PRESENT LAUGHTER won Best Actor for Andrew Scott and Best Supporting Actress for Indira Varma, and DEATH OF A SALESMAN interestingly won Best Actress for Sharon D Clarke (who is the first person to be nominated in all four performing categories and won in three of them) and Best Director for Marianne Elliott and Miranda Cromwell.

In a further significant tribute to female creative talent, EMILIA’s all female team scored three wins Best Entertainment for writer Morgan Lloyd Malcolm, with Joanna Scotcher winning Best Costume Design and Emma Laxton winning for Best Sound Design. Paule Constable won her fifth Olivier for the lighting design for National Theatre’s production of THE OCEAN AT THE END OF THE LANE, and Emma Reeves and Theresa Heskins collected the new award for Best Family Show for The Worst Witch. Outstanding Achievement in Dance was won (from an all-female shortlist) by Sara Baras for her choreography and performance in BALLET FLAMENCO – SOMBRAS at Sadlers Wells.

Personally I was disappointed to see that the wonderful AMELIE did not win any of its three nominated categories (Best Actress for Audrey Brisson, Best Original Score and Best Musical).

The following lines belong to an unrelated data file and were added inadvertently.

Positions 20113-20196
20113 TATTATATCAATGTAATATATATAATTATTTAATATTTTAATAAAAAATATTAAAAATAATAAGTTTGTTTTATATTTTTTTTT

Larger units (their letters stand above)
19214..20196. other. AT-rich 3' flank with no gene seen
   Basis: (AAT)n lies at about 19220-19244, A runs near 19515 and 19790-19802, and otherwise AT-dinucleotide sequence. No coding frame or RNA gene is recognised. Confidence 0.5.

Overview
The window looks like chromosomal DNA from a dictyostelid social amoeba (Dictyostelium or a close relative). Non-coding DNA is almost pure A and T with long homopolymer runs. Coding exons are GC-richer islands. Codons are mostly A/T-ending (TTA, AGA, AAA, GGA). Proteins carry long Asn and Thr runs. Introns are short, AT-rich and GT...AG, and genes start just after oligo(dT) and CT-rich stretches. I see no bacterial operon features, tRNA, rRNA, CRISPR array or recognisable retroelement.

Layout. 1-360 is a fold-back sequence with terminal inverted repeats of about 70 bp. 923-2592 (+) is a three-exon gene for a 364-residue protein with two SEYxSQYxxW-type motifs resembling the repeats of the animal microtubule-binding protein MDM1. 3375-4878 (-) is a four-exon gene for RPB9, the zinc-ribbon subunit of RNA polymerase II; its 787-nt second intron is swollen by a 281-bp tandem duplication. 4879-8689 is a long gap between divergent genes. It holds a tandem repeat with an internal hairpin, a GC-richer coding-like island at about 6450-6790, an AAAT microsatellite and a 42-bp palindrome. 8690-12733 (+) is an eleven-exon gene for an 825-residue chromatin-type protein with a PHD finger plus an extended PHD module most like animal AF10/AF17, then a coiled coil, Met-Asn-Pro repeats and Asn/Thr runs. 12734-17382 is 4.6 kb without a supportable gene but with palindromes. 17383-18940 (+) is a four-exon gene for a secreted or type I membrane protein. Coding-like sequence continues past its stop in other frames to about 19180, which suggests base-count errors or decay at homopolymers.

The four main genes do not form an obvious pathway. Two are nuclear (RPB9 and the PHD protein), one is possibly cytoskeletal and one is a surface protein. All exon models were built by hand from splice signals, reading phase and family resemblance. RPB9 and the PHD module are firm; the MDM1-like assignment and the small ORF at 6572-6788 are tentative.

It was heartwarming, though, to see Sir Ian McKellen receive his seventh Olivier Award, this time for his 80th birthday tour of UK theatres which also raised substantial funds for the theatres themselves. Can you imagine how much MORE desperate theatres’ plights would have been without this cash injection just before the pandemic!!! We all have a lot for which to be grateful to Sir Ian. From him came the most memorable line of the evening, “A country which cares about its live theatre is a healthy country”.

Yet again the IN MEMORIAM section was badly flawed, notable omissions from this most important roll call (four seconds each on screen, not much for a complete life, eh? Reduced from six seconds a couple of years ago. (In another decade they’ll just send out an email…..)) this year are Bob West and David Grant, two of this country’s most successful and important Company Managers who have kept many a show sailing smoothly over the decades, and allowed producers to sleep easily in their beds at night.

Anyone with insomnia wishing to see the ceremony can do so when it is (seemingly grudgingly) broadcast on ITV on Tuesday 27th October at 11.15pm. Alternatively, you can watch the programme (according to availability in countries outside the UK) on ITVHub on the link below.

So, another awards ceremony over. It seems unlikely we shall see the Olivier Awards again until 2022, which may mean that the competition is even fiercer than usual. Only time will tell. For now, let’s send our congratulations to the winners and all the nominees!